Directed by: Uwe Boll
Starring: Jason Statham, Burt Reynolds, Ray Liotta, Leelee Sobieski, Matthew Lillard, John Rhys-Davies
Several years ago one of the people from the inner circle of filmmaker Edward D. Wood Jr. (he of Plan Nine from Outer Space fame) commented that the lack of money on Ed’s moviemaking forays had less to do with their peculiar “quality” than did Ed’s complete lack of talent and taste. He put it rather succinctly, in fact, saying that Ed could have had millions of dollars and he’d have “still made a piece of sh*t.”
Now, the Ed Wood of our age, Dr. Uwe Boll has actually proved the same to be true about himself with the cumbersomely titled In the Name of the King: A Dungeon Siege Tale. While Dr. Boll may have been hampered by budgets on such gems as House of the Dead (2003), Alone in the Dark (2005) and BloodRayne (2005), he had a reported $50-60 million at his disposal (an apt term) for his sub-Lord of the Rings opus here, and, if anything, the results are even worse than his earlier efforts. It’s been almost exactly two years since the mindnumbingly hilarious trailer for In the Name of the King was attached to the release prints of BloodRayne, and for admirers of ineptitude on an almost unimaginable scale, it may have been worth the wait.
The problem is that while King is mesmerizingly bad and unintentionally hilarious, it drags on far too long for the amusement value not to wane in the process (and this after 20-plus minutes had been removed for U.S. release). Unfortunately, the fact that some of the movie’s ripest cheese occurs in the last half-hour makes it impossible to walk out at the comfortable 90-minute mark and still get the full Boll experience.
Strangely, for something this ungodly long, there’s not a whole lot of story. It boils down—or Bolls down—to a simple tale of evil wizard Gallian (Ray Liotta) trying to take over the kingdom of Ebb with the assistance of duplicitous Duke Fallow (Matthew Lillard) and a bunch of scraggly LOTR Orc knockoffs called Krugs, who occasionally say, “Roar!” but mostly just make simian grunts to indicate their lack of intellect. Just where this kingdom is I don’t know, but since the king of the title is played by Burt Reynolds, I’m guessing it’s the Lost Continent of Atlanta.
The film, however, tends to focus on the fate of a simple turnip farmer named Farmer (Jason Statham), who foolishly sends the little woman (Claire Forlani) and their son (Colin Ford) off to market with the crops just in time for the latter to be killed and the former to be captured as slave labor (I guess) when the Krugs attack the village in the first of an endless stream of utterly incomprehensible battle scenes of the jumbled-editing variety. (In fairness to Dr. Boll, this may, in part, be an attempt to keep the viewer from seeing the zippers on the rubber Krug suits.) It turns out, of course, that Farmer isn’t really a simple farmer, but the carelessly mislaid son of the king (I think Miss Prism left him in a handbag somewhere).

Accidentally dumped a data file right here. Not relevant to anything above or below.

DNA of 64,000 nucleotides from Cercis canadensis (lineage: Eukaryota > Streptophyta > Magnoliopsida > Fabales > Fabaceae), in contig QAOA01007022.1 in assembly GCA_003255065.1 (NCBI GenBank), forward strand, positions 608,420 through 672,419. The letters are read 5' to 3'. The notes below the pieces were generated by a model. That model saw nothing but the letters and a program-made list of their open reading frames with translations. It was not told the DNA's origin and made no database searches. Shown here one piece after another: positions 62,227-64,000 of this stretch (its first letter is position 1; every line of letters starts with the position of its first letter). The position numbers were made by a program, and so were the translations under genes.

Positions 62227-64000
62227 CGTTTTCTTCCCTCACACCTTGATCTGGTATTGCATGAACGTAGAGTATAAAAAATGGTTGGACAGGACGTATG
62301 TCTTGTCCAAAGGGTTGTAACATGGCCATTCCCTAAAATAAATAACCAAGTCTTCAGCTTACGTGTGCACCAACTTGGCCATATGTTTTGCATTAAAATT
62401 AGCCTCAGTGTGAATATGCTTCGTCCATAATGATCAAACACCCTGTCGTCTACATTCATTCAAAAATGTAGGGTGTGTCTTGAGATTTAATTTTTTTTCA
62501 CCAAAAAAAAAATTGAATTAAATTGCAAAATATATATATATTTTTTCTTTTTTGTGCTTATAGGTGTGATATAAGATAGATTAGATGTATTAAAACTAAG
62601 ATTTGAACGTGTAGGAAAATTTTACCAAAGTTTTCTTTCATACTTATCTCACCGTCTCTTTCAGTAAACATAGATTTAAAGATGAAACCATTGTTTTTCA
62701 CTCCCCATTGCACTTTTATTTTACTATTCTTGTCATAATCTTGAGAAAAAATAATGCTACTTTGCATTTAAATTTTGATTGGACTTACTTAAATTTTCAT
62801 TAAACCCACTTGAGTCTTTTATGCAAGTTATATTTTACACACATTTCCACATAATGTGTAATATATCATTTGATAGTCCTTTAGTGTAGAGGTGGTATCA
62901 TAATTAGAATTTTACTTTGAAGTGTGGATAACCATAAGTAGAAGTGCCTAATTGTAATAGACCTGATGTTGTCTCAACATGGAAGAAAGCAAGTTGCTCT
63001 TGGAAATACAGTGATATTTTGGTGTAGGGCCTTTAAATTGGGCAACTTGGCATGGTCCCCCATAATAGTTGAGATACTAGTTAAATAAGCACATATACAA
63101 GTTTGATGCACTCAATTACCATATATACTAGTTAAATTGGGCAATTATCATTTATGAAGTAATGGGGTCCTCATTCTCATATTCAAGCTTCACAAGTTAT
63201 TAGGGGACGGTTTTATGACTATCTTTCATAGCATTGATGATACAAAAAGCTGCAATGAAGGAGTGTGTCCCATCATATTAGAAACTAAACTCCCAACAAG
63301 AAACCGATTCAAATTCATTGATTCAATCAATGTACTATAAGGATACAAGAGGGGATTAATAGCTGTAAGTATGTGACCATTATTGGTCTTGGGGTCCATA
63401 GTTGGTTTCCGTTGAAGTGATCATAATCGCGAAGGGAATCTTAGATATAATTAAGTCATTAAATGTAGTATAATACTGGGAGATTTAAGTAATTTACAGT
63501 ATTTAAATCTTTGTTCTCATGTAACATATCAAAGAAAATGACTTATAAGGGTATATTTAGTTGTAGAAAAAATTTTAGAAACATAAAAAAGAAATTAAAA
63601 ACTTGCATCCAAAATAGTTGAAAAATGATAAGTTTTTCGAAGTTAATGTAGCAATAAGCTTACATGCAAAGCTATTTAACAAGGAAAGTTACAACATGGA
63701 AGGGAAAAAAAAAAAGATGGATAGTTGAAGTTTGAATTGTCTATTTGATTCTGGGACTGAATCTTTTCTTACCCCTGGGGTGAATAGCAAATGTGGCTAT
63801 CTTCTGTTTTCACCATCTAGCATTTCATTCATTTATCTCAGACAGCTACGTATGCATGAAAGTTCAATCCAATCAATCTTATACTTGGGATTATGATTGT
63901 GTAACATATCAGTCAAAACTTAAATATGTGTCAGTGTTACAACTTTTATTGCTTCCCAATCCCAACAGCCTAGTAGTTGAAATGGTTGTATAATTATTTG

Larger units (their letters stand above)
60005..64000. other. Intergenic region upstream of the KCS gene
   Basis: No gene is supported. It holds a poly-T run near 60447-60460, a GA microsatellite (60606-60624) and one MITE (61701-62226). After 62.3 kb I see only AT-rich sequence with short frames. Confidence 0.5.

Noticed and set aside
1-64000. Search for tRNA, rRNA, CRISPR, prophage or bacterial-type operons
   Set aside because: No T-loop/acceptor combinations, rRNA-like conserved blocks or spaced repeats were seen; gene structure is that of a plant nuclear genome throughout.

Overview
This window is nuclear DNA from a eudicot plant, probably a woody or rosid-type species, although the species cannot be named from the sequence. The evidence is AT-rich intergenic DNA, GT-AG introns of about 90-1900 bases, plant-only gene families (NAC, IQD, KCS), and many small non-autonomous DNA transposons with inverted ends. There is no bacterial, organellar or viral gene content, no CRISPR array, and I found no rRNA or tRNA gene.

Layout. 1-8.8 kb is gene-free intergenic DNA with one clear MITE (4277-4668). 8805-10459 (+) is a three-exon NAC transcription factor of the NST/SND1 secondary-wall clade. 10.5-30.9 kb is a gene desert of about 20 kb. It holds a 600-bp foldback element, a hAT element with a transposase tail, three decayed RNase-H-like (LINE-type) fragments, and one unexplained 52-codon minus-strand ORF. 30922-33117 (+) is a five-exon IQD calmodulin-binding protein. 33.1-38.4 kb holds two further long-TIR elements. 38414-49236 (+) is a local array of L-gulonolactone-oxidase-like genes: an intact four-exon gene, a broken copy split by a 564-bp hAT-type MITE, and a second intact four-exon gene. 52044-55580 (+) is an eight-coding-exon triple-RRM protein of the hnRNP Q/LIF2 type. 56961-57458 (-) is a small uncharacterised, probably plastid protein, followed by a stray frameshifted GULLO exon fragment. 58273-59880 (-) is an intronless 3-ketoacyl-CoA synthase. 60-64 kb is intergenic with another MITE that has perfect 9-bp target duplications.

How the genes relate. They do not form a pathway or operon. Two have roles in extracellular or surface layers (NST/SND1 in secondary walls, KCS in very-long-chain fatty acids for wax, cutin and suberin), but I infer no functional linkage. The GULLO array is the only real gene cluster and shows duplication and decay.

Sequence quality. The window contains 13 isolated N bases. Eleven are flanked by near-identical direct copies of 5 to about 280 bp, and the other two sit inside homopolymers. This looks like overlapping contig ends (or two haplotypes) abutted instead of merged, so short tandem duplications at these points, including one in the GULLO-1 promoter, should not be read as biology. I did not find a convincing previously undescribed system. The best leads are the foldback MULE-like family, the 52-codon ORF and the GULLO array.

None of this truly conveys the unblinking strangeness and stupidity of the movie, since the dementia is in the details. And what details they are! First, there’s Ray Liotta’s evil wizard. Not only does he look and sound like he came straight to Ebb from Jersey and overact like there’s no tomorrow, he’s alternately garbed in bargain-basement Liberace togs and a Hot Topic leather trench coat. He’s also managed to seduce Leelee Sobieski, who must be uncommonly easy. Then there’s Matthew Lillard as the Duke, who minces and prances to such a degree that it’s surprising they didn’t call him Duke Nancy (and probably did between takes). Lillard is so outraged over being in this movie (a step down from Scooby Doo?) that he tends to spit every time he screams his lines.
What can be said of Reynolds’ King Konreid, except that he comports himself with the confidence of a man who knows that his wig is glued on firmly. Well, it could also be noted that he plays a few scenes on horseback, in which both he and the animal appear nervous, and he gets an incredibly long death scene that he plays in a black T-shirt that’s mostly hidden by a sheet. At least, he’ll no longer be able to view At Long Last Love (1975) as his most embarrassing performance.
If all this isn’t enough, there’s also a band of busty leather-clad arboreal lesbians (headed up by BloodRayne star Kristanna Loken) who say things like, “Men! They’re not only useless, but helpless as well.” And then there are the Krugs, who set themselves on fire so they can be catapulted at their enemies flambé style. Ninjas show up for no apparent reason and disappear just as inexplicably. The heroine’s alarmingly cross-eyed brother (Will Sanderson) asks the hot-babe prisoner chained next to him, “Hey, where you from?” Are you getting the picture?
Make sure you don’t leave before the ending credits or you’ll miss two of the worst songs ever recorded by some German rockers called Blind Guardian (Tone Deaf would be more to the point). Imagine, if you will, a metal band being given acoustic instruments and told, “Make like Jethro Tull,” and you’re still only part way to the stunning dreadfulness on tap. Truly it can be said that the Boll weevil is in the cotton crop of cinema again. Rated PG-13 for intense battle sequences.